Tuesday, March 04, 2008

Can Nuclear and Wind Help Each Other?

Jerome a Paris shares his thoughts at The Oil Drum:

...as I will show below, the best way to push nuclear is also the best way to promote wind power...


randal.leavitt said...

What we need are cities, energy systems, and transportation links that are weatherproof. That excludes weather dependent, grid destabilizing, expensive, and ugly wind complexes. The best way to promote wind sourced energy is to forget about it. Which comes first, NEI, truth or accommodation politics?

perdajz said...

I'm with Randal.

NEI's position must be that nuclear power is unequivocally superior to diffuse power, such as wind or solar. Nuclear power has no weakness that wind power can address. Nuclear power is just as safe and environmentally friendly as diffuse power (actually more so), yet emphatically superior in terms of reliability, capacity factor and scalability.

Whenever I hear that wind power and nuclear power can work together, I think of Stacy King. Who is Stacy King? Stacy King was a teammate of Michael Jordan's. One night, MJ dropped 69 points. When asked about MJ's performance, Stacy King said, "I'll always remember this as the night MJ and I combined to score 70 points." So yeah, wind power and nuclear power work together, just like Stacy King and Michael Jordan.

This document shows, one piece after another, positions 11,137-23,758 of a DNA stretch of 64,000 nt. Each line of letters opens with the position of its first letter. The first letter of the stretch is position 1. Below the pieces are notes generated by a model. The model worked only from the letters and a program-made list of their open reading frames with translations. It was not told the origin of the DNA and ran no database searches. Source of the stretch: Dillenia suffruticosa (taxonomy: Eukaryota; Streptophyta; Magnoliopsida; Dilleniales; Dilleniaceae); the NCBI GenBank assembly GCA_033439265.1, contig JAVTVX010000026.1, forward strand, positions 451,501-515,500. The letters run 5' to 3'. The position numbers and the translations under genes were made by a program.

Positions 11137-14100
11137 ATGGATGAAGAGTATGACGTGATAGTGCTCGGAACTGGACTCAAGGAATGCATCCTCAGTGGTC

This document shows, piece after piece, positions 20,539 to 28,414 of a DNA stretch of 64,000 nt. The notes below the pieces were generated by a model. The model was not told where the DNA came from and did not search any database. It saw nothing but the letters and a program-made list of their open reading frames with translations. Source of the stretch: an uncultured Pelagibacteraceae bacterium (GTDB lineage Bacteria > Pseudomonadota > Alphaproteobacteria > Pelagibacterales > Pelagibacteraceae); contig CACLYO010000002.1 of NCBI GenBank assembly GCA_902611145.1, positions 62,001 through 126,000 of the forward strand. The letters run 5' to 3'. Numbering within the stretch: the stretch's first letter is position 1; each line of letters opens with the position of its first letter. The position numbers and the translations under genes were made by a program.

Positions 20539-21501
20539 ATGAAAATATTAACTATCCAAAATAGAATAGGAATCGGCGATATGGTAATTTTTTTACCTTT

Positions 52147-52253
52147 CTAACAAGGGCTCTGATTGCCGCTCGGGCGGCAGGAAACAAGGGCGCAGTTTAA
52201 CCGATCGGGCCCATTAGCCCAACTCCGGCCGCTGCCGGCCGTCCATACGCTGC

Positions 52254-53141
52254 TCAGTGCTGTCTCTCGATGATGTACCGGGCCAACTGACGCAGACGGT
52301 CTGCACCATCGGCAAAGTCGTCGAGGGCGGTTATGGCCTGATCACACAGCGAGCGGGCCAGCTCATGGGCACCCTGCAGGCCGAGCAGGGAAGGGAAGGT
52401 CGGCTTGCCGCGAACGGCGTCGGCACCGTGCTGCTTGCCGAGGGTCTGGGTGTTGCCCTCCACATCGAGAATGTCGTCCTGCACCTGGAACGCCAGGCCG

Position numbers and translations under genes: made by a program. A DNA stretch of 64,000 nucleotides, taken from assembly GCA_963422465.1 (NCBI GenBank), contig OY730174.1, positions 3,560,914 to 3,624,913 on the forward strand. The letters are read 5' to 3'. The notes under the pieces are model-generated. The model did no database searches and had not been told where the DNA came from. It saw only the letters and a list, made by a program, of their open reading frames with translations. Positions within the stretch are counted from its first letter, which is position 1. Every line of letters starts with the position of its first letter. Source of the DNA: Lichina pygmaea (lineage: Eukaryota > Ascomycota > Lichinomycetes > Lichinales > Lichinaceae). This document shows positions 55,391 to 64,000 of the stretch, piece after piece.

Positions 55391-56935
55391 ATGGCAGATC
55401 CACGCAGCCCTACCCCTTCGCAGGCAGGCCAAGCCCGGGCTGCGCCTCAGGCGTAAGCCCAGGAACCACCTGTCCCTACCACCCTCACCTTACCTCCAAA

Anonymous said...

So Nuclear Notes posts a link, and Randal Leavitt thinks that this constitutes an endorsement?

Wind is indeed free. If wind turbines were free, one could make a lot of money selling electricity when the wind blows. In actuality, wind turbines are expensive because it takes a lot of steel and concrete to build a machine that can harvest power from a low-energy density source.

Given the 3 candidates now remaining in the race, we will have carbon controls in place in the next couple of years. As long as we keep the government from mandating energy technology via a national "renewable energy portfolio standard," we will then see how the economics of low-carbon wind, nuclear, and carbon capture and sequestration really compare. Should be interesting.